January-February 2019, Volume 16, Issue 1
2018: The Year's Best in Sickle Cell Disease
Published on: December 21, 2018
In 2018, Dr. Yutaka Niihara and colleagues published data that formed the basis of the U.S. Food and Drug Administration’s (FDA) approval of L-glutamine for the prevention of acute vaso-occlusive pain episodes in children and adults with sickle cell disease (SCD).1 In a double-blind randomized controlled trial in children and adults with SCD, when compared to placebo, oral L-glutamine therapy taken twice daily for approximately a year was associated with decreased incidence rate of acute vaso-occlusive events.
The FDA approval of L-glutamine, only the second approved drug for sickle cell disease (SCD) in more than 20 years, has both symbolic and clinical importance. Conceptually, individuals with SCD and their families have new hope that after more than 30 years of participating in clinical trials sponsored by the National Institutes of Health (NIH), foundations, and industry, they have not been forgotten. The FDA’s recent approval provides tangible evidence that the research community is actively working to ameliorate intolerable acute pain episodes — the hallmark of the disease.
Scientifically, the results of the trial provide mounting evidence that novel therapies, other than those targeted at increasing levels of fetal hemoglobin, may decrease the severity of the disease. The primary basis for the trial is that red blood cells (RBCs) in individuals with SCD have increased concentrations of reactive oxygen species compared with normal RBCs. Consequently, glutathione levels are depleted within RBCs of individuals with SCD. Key substrates (cysteine, glutamate, glutamine, and glycine) of the glutathione cycle are increased. Prior research indicated that oral L-glutamine can significantly increase the NAD redox potential and NADH level in sickled RBCs,2 which led to a phase III trial of 238 individuals with SCD that were randomly allocated to 0.6 mg/kg daily of L-glutamine or placebo for six months.1 The preliminary results were very promising and demonstrated a significant decrease in the incidence of vaso-occlusive events (3 vs. 4, p=0.005) and hospital days (6.5 vs. 11, p=0.0045) with no increase in adverse events when compared to placebo. Ultimately, Dr. Niihara and colleagues designed and successfully completed the phase III trial.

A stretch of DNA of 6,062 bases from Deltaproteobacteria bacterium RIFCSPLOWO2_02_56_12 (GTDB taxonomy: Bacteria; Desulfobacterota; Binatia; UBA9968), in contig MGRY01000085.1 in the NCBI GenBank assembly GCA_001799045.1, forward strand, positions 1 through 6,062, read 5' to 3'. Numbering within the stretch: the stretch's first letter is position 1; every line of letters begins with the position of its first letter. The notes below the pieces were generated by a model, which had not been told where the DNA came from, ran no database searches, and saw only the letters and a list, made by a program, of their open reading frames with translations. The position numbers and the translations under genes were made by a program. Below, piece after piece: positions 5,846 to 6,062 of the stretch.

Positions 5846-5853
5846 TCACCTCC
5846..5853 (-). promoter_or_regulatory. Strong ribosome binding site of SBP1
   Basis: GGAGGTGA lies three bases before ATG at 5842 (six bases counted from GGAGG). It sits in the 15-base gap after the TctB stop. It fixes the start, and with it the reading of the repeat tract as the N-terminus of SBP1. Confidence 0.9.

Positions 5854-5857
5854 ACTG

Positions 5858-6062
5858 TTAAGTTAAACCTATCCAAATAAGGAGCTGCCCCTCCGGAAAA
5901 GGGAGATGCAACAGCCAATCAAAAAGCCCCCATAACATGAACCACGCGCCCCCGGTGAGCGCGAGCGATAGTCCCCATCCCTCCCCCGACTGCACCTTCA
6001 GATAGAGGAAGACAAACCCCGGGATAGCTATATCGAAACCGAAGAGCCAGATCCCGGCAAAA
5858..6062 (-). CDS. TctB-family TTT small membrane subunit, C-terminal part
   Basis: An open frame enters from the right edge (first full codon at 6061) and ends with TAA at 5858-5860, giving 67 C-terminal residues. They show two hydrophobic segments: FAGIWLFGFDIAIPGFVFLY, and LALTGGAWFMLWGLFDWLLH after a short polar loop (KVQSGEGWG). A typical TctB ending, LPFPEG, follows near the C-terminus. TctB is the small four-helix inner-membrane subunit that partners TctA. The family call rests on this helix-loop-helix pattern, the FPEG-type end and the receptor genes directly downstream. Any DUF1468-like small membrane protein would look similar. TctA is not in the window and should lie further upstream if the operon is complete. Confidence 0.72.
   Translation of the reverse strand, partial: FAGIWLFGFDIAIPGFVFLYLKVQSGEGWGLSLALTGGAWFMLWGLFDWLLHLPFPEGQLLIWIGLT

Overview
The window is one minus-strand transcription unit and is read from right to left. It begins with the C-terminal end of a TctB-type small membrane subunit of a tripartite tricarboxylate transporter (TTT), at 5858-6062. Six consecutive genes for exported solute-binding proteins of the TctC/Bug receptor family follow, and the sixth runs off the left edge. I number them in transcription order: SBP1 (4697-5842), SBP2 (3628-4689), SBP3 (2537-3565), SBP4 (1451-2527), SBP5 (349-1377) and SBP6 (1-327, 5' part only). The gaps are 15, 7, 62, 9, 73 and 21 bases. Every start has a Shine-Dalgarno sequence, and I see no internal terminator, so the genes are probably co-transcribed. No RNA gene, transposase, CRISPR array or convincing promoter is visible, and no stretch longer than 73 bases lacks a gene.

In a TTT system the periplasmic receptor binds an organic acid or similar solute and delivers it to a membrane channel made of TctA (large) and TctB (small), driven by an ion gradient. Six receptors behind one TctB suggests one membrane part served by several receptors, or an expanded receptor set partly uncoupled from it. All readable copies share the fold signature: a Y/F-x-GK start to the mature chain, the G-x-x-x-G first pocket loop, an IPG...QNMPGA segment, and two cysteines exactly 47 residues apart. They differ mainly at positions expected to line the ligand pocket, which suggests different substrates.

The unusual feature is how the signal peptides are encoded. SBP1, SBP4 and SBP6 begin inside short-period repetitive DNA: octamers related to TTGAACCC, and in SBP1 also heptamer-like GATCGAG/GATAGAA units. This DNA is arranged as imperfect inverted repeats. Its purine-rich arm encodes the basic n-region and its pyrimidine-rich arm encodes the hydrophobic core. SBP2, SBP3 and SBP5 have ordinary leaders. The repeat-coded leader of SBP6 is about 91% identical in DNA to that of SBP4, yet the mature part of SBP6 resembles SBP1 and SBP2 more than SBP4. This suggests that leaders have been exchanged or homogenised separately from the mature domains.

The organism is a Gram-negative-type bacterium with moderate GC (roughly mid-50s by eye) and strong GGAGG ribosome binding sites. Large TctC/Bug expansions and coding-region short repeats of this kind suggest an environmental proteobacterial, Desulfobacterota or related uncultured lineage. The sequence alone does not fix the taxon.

In the past year, multiple SCD trials have targeted anti-inflammatory therapies for the prevention of acute vaso-occlusive episodes. Crizanlizumab, a humanized, anti-P-selectin monoclonal antibody, was the therapeutic agent used in a randomized, double-blind, phase II, controlled trial, referred to as the Sustain Study.3 P-selectin, a cell adherence molecule expressed in sickled RBCs, endothelial cells, white blood cells, and activated platelets was the biological basis for the novel therapy. In the phase II trial, the investigators demonstrated that crizanlizumab at 5 mg/kg, 14 times during 52 weeks, when compared to placebo, significantly decreased incidence rates of vaso-occlusive pain episodes (1.63 vs. 2.98; p=0.01), and significantly delayed the median time to first vaso-occlusive pain episode (4.07 vs. 1.38 months; p=0.001). In a follow-up subgroup analysis of the same phase II trial, the investigators demonstrated that regardless of the number of acute vaso-occlusive pain events in the year prior to entering the trial, treatment with 5 mg/kg of crizanlizumab when compared to placebo was associated with a statistically significant lower hazard ratio of time to first vaso-occlusive event.4
In a 2017 phase II trial, Dr. Jeffrey Glassberg and colleagues demonstrated that in adults with SCD without asthma, once-daily mometasone furoate 220 μg dry powder inhalation, when compared to placebo throughout 16 weeks, had a higher reduction in daily pain score of 1.42 points (95% CI, 0.61-2.21; p=0.001).5 Collectively, the promising results of both phase II trials demonstrate that anti-inflammatory strategies could provide unique opportunities for combination therapy to decrease the incidence rate of acute vaso-occlusive events in children and adults with SCD.
The new phase II and phase III trials, the National Heart, Lung, and Blood–led Cure Sickle Cell Initiative, the development of the ASH Research Collaborative SCD clinical trials network, the open investigator-initiated and industry-sponsored gene therapy trials, and the two ongoing NIH-sponsored hematopoietic stem cell transplantation trials make the future look bright for patients with SCD. We look forward to future FDA-approved therapies for treating SCD symptoms, each one bringing us close to a day when the disease may routinely and safely be cured.
Niihara Y, Miller ST, Kanter J, et al. A phase 3 trial of L-glutamine in sickle cell disease. N Engl J Med. 2018;379:226-235.
Niihara Y, Zerez CR, Akiyama DS, et al. Oral L-glutamine therapy for sickle cell anemia: I. Subjective clinical improvement and favorable change in red cell NAD redox potential. Am J Hematol. 1998;58:117-121.
Ataga KI, Kutlar A, Kanter J, et al. Crizanlizumab for the prevention of pain crises in sickle cell disease. N Engl J Med. 2017;376:429-439.
Kutlar A, Kanter J, Lilies DK, et al. Effect of crizanlizumab on pain crises in subgroups of patients with sickle cell disease: a SUSTAIN study analysis. Am J Hematol. 2018; doi: 10.1002/1jh.25308. [Epub ahead of print].
Glassberg J, Minnitti C, Cromwell C, et al. Inhaled steroids reduce pain and sVCAM levels in individuals with sickle cell disease: a triple-blind, randomized trial. Am J Hematol. 2017;92:622-631.
Conflict of Interests
Dr. DeBaun indicated no relevant conflicts of interest.
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